Teaching phonics can become a bit monotonous day after day, but there are lots of ways to keep it engaging!
Here are a few examples of the ways I’ve tried to keep phonics lessons interactive, hands on, and FUN!
Phonics instruction can also be differentiated with a little creativity.
BUILDING WORDS & SENTENCES
This activity allows for differentiation because the tasks get more complex as you work down the page. Some students will only be required to print the letters and build the sentences. Others will draw a picture according to directions. My most advanced students will cut off the letters and record words they can make with them. The last task is really never ending – it keeps them busy until time is up!
Isn’t it funny that when tasks are presented in the form of a little booklet, they become instantly more fun for students? With this task, students assemble their own booklet made with just one copied page each. Then they cut the letters off the edge of pages 2 and 3 and place them in the missing spots, being careful to note that capitals go at the start of the sentence. In the end, they’ve made an alliterative sentence booklet – and they love to read the silly sentences!
FUN WITH PHONICS RIDDLES
Riddles are always a big hit in my classroom, and it’s such an organic and fun way for students to read with each other. With this activity, students create their own interactive riddle books! They just fold the paper once and glue at the bottom, then fold again like a book. This creates pouches for the answer cards! Students have to figure out which answer cards match each riddle and insert the card the correct way. Then the fun begins! They can walk around the classroom asking riddles to their friends, and then pulling out the answer card to see if they are correct!
FLOWER BOOKLETS for WORD FAMILIES
These are fun little booklets to make, and they’re so good for practicing later, or taking home to practice with parents.
Students cut out several of the flowers, making sure that the word families line up (all the “-at” petals are under each other). Then students cut out and glue each word circle in the right spot. When they are done, they have a cute little flower booklet to practice with. They are so proud when they can read all of their flowers!
ISOLATING LETTER SOUNDS
Some of my students have difficulty isolating their letter sounds. These fun little sliding words are perfect for drawing attention to each letter sound and discussing how they work well together.
Students just pull the word card out of the envelope slowly enough to say each sound. So effective when teaching spelling patterns! They learn quickly that when there’s an H after C, they have to change their sound!
When I used this during our guided reading lessons, we say the new sound, and review the chunk of the word we have so far. So if we have F-R-O, students stay “fro….”, and most times they will guess the ending to be G because it sounds like a word they know. This is a huge skill to use when reading on their own!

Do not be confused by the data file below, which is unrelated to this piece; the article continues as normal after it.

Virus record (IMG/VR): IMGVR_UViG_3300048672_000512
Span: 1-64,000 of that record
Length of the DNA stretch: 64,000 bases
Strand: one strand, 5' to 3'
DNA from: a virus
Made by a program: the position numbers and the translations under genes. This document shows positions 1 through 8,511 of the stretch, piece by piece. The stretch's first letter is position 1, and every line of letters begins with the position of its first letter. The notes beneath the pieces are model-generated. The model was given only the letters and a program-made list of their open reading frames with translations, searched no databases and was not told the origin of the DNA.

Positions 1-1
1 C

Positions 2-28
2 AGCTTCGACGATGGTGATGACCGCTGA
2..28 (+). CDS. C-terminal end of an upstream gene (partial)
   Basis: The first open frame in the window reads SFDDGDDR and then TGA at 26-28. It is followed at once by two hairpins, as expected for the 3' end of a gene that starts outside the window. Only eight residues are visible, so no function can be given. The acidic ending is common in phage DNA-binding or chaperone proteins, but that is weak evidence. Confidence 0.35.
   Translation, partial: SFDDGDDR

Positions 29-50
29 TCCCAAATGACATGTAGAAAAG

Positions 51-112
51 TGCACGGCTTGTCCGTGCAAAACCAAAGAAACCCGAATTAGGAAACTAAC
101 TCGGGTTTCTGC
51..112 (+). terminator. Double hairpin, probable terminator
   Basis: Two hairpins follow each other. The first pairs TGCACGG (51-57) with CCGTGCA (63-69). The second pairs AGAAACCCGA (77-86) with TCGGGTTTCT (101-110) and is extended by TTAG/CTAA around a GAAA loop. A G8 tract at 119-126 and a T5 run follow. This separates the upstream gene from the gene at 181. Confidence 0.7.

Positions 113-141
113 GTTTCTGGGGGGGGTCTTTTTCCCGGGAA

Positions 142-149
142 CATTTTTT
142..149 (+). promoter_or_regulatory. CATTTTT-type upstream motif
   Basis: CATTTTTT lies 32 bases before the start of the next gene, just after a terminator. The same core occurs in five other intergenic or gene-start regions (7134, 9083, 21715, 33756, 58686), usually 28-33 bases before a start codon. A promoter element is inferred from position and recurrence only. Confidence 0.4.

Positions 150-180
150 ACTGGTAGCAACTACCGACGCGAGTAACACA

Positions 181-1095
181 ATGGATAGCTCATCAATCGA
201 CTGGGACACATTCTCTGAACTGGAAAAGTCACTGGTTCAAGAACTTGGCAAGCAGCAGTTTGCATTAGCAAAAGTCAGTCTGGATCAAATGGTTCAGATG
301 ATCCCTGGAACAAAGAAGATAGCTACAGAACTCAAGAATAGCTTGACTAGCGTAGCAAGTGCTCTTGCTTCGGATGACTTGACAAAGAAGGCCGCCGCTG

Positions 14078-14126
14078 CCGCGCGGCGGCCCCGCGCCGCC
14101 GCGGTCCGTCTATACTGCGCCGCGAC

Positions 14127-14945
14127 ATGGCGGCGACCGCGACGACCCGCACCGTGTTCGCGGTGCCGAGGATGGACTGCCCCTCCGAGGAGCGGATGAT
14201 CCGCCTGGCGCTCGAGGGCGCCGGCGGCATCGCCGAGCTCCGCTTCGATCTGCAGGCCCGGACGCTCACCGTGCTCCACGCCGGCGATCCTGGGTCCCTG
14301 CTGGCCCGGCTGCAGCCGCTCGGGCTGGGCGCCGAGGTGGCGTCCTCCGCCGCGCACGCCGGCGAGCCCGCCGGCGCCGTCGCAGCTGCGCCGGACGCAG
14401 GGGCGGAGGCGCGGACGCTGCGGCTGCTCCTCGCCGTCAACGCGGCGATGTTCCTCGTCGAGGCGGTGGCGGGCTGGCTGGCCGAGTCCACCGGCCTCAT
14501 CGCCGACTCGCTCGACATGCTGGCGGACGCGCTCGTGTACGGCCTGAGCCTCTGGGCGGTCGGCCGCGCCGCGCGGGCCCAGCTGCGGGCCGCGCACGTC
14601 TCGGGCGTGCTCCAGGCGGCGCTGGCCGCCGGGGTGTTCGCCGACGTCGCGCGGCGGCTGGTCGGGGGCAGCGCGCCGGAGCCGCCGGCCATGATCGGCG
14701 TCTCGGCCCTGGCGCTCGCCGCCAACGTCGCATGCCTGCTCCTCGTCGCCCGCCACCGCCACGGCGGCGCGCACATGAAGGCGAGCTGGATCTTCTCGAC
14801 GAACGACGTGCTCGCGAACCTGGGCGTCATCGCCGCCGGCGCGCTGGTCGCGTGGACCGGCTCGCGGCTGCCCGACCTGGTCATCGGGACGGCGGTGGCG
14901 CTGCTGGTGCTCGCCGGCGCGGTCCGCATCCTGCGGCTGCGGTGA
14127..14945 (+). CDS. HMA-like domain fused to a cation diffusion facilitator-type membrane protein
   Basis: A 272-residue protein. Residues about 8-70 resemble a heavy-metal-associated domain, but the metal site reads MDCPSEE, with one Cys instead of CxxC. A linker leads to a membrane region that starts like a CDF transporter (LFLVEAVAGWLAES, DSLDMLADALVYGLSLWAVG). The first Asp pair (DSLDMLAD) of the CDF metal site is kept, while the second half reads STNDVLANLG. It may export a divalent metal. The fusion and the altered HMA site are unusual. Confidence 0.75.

I use this as a reading program to work through CVC words, blends, digraphs and even sentences! Students earn cute bug stickers for a certificate when they’re done, and they really love it!
We do a lot of sentence building in our classroom. Most of the time it’s phonics based, but it’s also fun to make sentences that are seasonal. I like to keep these in a student portfolio so I can see the progression through the year as we go through all the seasons and holidays. Here’s the format we use:
SIMPLE MATCH UP SENTENCES CENTERS
Sometimes the simplest ideas are among the best! I’ve been using easy match-up centers for years, and it’s always an activity that is chosen by students. There’s nothing complicated to explain – just read the sentence, or even a few key words, and find the picture that matches. This particular set practices color words, number words and some sight words as well as animal words. For more advanced students, they can record each sentence to keep them accountable and for me to use for assessment. Just toss them all in a bin and it’s done!
For writing practice, I use the same cards with missing words, so students can write in the letters with a dry erase marker. Students use picture clues, context clues and the shape of the letter boxes to help them spell. I use these over and over again every year, and they are always popular!
If you are familiar with my website, you’ll know that I adore the idea of integration. Most of my products integrate at least two subjects, and some integrate 4 or 5! In this case, we’re mixing a bit of math (counting, graphing and patterning) with our reading. I use word families because I know I will cover most of the spelling patterns. These are great to use as morning work or in my literacy centers.
I hope you’ve been able to get some new ideas to keep your phonics instruction engaging and fun! Most of these ideas are simple to make, but if you’d prefer to get them already done for you, you can see everything mentioned above bundled together in the Phonics Mega Bundle #2 by clicking HERE.
Would you like to try a few sample pages to try in your classroom?
Click below to download some pages from the Build & Write set.
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